In more ways than one, expats find a way to circle back to their roots – this is something I can say with certainty, at least in my experience.
Toronto-based HR Professional Mehreen Mustafa poignantly points this out by stating that "an emotion so deep lies within us, that it bridges all these years of being away from home and connects us to Bangladesh no matter where we are or who we have become".
For those who fought in the liberation struggle like Mustafa's father, the ultimate dream was a free, independent and democratic society where future generations would not be treated as second-class citizens. For this, we are obligated to pay our humble homage to the brave Bengalis who sacrificed so much to give today's youth the chance to be born in an independent country that I am proud to miss every day.
To be perfectly honest, my generation did not see the struggles of 1971, and hence we cannot fully comprehend the psychological implications of such on older generations. Reverence to a war is difficult to understand, especially for members in my age group.
In reality, however, for the people I have referred to in this piece, including myself, our childhood in Bangladesh and our subsequent experiences across the world represent the utopian dream forged during the years of struggle that led to independence.
Nevertheless, it is fundamental to recognise that there are expats across the world, particularly our fellow citizens in the Middle East and East Asia, who contribute much more to the Bangladeshi story, rather than being the primary benefactors of independence – unlike me or my friends whose perspectives I have shared. They continue to mobilise the strength of Bangladesh as a growing economy. They are representative of the struggles of middle-class Bangladeshis continuing to sustain the foundations of our society. And as we celebrate our country, it becomes imperative to transition the benefits of progress away from privileged citizens like me, towards those who are truly the backbones of the country.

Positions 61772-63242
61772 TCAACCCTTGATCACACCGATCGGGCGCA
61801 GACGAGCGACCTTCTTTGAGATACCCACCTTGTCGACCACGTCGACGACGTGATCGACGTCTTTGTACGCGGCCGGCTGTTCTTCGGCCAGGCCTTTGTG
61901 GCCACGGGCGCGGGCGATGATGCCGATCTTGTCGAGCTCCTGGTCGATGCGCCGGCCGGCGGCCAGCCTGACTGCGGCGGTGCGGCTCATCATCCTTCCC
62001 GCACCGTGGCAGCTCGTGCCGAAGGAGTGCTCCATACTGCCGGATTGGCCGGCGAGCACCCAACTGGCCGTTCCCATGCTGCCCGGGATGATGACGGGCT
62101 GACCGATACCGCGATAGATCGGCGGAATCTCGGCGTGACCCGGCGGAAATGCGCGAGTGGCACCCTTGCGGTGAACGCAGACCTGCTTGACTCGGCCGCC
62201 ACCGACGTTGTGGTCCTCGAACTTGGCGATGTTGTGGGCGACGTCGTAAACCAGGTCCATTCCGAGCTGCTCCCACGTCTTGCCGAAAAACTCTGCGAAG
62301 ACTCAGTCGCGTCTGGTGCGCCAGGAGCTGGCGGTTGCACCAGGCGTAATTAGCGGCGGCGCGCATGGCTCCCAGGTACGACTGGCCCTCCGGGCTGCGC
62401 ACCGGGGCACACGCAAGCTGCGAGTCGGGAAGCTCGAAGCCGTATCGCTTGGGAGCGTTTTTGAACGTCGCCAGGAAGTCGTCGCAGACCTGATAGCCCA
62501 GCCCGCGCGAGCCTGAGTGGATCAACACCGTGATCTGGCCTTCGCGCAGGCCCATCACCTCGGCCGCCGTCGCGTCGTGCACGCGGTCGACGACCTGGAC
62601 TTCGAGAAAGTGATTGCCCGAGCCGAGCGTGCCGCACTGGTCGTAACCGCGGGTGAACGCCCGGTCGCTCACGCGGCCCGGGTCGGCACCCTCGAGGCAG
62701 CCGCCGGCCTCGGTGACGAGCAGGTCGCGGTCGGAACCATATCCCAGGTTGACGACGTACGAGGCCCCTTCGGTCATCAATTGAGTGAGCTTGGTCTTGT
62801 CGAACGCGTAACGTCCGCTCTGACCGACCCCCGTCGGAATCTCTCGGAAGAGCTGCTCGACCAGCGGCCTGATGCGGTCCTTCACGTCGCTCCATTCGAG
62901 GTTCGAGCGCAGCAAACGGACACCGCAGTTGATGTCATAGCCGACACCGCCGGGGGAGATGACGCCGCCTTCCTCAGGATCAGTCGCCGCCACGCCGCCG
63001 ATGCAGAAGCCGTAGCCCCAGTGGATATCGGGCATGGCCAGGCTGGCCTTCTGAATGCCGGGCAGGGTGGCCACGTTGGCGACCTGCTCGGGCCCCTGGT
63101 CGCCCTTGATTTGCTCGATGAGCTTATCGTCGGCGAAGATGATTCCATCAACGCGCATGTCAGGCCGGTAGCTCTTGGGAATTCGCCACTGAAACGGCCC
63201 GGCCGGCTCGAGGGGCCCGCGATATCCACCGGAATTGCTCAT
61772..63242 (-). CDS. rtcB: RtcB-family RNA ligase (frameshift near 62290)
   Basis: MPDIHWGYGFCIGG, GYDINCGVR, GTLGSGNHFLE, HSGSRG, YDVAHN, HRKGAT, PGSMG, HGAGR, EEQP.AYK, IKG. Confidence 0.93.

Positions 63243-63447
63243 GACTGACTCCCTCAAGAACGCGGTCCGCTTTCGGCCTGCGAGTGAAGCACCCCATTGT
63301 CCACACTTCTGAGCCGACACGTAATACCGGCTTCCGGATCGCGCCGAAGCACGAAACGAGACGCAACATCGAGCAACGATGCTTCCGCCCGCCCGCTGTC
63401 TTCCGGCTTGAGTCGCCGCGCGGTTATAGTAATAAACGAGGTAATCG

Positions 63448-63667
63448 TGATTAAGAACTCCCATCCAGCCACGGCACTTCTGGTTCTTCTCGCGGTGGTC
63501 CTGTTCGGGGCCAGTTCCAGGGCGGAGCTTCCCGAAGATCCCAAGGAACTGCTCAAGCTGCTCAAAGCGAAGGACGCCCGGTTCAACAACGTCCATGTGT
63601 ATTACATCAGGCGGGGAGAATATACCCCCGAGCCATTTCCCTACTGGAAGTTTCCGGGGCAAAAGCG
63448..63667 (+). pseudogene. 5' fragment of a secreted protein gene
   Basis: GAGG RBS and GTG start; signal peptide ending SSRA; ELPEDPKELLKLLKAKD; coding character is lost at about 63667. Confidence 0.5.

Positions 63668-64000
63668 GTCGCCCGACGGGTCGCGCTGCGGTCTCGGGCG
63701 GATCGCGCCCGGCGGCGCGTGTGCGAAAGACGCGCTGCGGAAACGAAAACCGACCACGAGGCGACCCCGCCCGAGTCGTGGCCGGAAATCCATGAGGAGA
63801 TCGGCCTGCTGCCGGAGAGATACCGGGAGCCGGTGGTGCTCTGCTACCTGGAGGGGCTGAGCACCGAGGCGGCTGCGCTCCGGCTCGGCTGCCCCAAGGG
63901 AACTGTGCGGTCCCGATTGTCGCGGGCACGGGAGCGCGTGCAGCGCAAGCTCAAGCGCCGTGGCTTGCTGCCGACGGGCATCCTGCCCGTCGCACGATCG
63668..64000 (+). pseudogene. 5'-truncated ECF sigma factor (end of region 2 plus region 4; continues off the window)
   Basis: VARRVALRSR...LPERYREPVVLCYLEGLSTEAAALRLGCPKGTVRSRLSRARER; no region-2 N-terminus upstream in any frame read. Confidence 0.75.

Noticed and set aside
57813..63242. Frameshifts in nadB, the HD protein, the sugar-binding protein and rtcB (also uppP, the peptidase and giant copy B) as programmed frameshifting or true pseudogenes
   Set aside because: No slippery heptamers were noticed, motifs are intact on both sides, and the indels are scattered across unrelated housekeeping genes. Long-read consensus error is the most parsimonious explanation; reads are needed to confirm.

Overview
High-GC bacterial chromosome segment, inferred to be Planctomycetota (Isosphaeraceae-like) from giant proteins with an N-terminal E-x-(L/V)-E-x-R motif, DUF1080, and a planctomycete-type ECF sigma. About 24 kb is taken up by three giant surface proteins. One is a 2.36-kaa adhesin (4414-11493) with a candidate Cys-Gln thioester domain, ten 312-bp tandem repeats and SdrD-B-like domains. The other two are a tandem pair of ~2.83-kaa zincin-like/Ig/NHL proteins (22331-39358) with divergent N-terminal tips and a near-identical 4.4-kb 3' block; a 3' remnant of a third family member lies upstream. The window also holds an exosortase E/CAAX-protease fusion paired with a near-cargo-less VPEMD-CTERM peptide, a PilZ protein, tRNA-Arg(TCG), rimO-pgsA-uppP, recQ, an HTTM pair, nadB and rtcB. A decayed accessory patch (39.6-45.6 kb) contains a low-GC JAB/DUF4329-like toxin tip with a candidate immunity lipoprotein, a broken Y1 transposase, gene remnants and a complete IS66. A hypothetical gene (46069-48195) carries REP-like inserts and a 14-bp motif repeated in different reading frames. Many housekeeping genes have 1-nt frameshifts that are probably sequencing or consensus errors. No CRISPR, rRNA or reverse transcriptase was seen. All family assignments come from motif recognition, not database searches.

Political accountability, enhancement of fundamental rights, protection of women's rights and further economic opportunities which can minimise the socio-economic inequalities present in Bangladeshi society, represents the collective vision that young Bangladeshis seek to underscore as we reflect on 50 years of independence.
There is a fine line between informed patriotism and the simultaneous acknowledgement of pointing out systematic societal concerns prevalent during our Golden Jubilee celebrations. By acknowledging that our privilege drives inequality, people in my position can begin the conversation of distributing economic power more equitably so that the opportunities I have had as an independent citizen of a free country can be shared by those who perhaps deserve such more on merit than I ever would or could.
My Grandfather was a citizen of three nations – the British Raj, Pakistan and finally Bangladesh. An independent Bangladesh gave him the opportunity to succeed professionally as a Bengali entrepreneur – generational wealth allowed me to study and work abroad. This is the story of a niche group of Bangladeshi expats. Being part of this group, I take the opportunity during our Golden Jubilee celebrations, to congratulate the tireless group of expats who deserve a bulk of the credit for building Brand Bangladesh – to the labourers in Malaysia, caregivers in Saudi Arabia and construction workers in the UAE, we say thank you.
Mir Aftabuddin Ahmed is a Toronto-based Banking Professional. He can be reached at firstname.lastname@example.org
Disclaimer: The views and opinions expressed in this article are those of the authors and do not necessarily reflect the opinions and views of The Business Standard.